Nikolas Jones ’14 – This summer, I am living in a small studio apartment where my seventh story window overlooks the Montparnasse Cemetery. This room is my home base for my travels across the city of Paris. Some days, I wake in the morning and walk the streets until night, only returning to the room a few hours after the sun is has gone down. Other days I never leave this room. And my writing manifests in different ways each day.
The other day, while sitting in the Luxembourg Gardens, I wrote on the backs of ten receipts from my bag, wallet and pockets. If a phrase, sound, idea etc. comes to mind, I’ll take notes on the back of my left hand when I have no paper. I take a black composition notebook with me to observe the churches. I write in a sketchbook when I am in my room. And it is the combination of all these things that has made my time in Paris worthwhile. For the first time since deciding I want to be a writer (undefinable by a single date, but more a developed period of time while under the guidance of Professor Hudson and Freeze these past few years), I have almost complete free reign to spend my days writing.
My project this summer is to observe the churches of Paris, and use those observations in the development of a novel. While on an immersion trip May 2012, some of the intermingling of commercialism and spirituality seemed problematic to me. These buildings appeared to be much more “museum” than “place of worship.” Thousands of people go through these buildings for their historical or artistic significance, yet seemingly many fewer are using these buildings for solely spiritual purposes. And I am not exempt from these actions. I go to the churches, many times only to observe the artwork, people or architecture. And I think the churches should be open for such things. Because the buildings hold art themselves. The buildings often are art themselves. So as I make my rounds to various churches, I am looking at the buildings as a place of community and I want to see how the community interacts in these buildings.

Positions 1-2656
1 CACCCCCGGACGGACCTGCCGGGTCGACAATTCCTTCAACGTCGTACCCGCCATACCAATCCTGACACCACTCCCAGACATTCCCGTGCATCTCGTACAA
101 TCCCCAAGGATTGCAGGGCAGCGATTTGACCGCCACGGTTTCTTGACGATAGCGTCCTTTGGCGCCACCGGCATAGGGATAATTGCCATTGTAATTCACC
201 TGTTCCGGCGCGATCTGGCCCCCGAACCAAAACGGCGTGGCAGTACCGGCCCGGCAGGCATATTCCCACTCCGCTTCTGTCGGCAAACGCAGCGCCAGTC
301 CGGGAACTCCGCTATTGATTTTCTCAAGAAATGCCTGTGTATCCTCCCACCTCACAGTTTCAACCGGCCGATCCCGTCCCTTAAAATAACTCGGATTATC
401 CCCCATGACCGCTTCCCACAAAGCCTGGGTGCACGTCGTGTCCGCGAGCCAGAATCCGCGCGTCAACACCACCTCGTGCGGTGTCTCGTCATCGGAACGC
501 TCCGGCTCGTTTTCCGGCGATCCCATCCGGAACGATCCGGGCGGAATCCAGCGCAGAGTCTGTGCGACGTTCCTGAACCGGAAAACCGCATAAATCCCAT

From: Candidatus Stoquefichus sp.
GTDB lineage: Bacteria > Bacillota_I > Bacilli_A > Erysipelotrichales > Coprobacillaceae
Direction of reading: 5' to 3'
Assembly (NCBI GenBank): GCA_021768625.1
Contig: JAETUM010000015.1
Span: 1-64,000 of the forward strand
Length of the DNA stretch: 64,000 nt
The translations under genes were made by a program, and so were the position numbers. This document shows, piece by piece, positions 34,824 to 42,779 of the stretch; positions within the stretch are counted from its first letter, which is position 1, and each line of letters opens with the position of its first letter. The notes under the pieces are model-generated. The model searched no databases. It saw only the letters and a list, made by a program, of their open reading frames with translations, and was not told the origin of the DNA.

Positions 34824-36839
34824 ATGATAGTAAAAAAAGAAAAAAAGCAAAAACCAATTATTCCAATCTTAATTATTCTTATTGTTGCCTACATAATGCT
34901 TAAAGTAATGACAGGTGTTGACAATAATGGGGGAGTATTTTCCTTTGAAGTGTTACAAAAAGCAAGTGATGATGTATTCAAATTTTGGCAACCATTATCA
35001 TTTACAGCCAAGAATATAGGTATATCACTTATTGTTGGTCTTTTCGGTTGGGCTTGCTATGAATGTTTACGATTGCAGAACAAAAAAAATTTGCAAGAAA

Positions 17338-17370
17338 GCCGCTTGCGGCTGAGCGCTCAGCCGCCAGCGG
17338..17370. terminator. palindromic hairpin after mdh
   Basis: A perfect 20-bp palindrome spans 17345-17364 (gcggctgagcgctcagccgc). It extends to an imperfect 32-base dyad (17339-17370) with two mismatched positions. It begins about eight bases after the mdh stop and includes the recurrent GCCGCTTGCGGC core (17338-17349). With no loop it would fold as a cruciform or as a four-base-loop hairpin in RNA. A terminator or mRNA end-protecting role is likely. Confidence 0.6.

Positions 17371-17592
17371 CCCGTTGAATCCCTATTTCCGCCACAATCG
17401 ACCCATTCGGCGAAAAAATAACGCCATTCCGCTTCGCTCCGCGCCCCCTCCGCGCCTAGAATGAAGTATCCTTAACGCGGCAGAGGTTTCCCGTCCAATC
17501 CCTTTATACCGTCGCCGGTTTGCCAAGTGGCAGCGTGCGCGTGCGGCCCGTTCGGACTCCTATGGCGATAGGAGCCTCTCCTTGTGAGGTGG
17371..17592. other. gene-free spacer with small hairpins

Reed Hepburn’12 has been with me often since I arrived, helping me move into my apartment on May 23rd. It has been great to have a fellow writer and friend from back home around to share ideas, discuss novels and poetry, or explore the city. His ability to speak French where mine is sub-par at best has also been quite convenient. We’ve drank wine by the Seine with co-workers at Shakespeare and Company, celebrated Bloomsday (the date in which James Joyce’s Ulysses is set) in a Scottish pub called The Highlander, had meals with friends in Montmartre, explored the Luxembourg gardens, and played and sang guitar together. As far as my project goes, having someone who is familiar with my own work like Reed has been good during the times when I find myself stuck. His input is one I trust, and has helped me move along in my writings of various poems or fiction writing.
Along with writing and visiting churches, I am volunteering at Shakespeare and Company bookstore. I spend between 8-12 hours a week stocking books on the shelves, setting up for readings from various poets, novelists or speakers. My time in the bookstore has been quite pleasant, and has continued to exacerbate my love of books. While moving books from the stockpile to the shelves, I’ve had plenty of time to think about what I want to read. Since I arrived, I have read The Great Gatsby by F. Scott Fitzgerald, The Picture of Dorian Gray by Oscar Wilde and The Road by Cormac McCarthy. Often when I am immersed in a book, the story, setting or mood reflects into my everyday life and writings. In my next blog, I will discuss the interaction of my readings with my specific adventures in Paris. Themes of celebration, vanity and desolation run through these three books respectfully, and I will show how reading these books during my time in Paris has affected my mindset in daily life.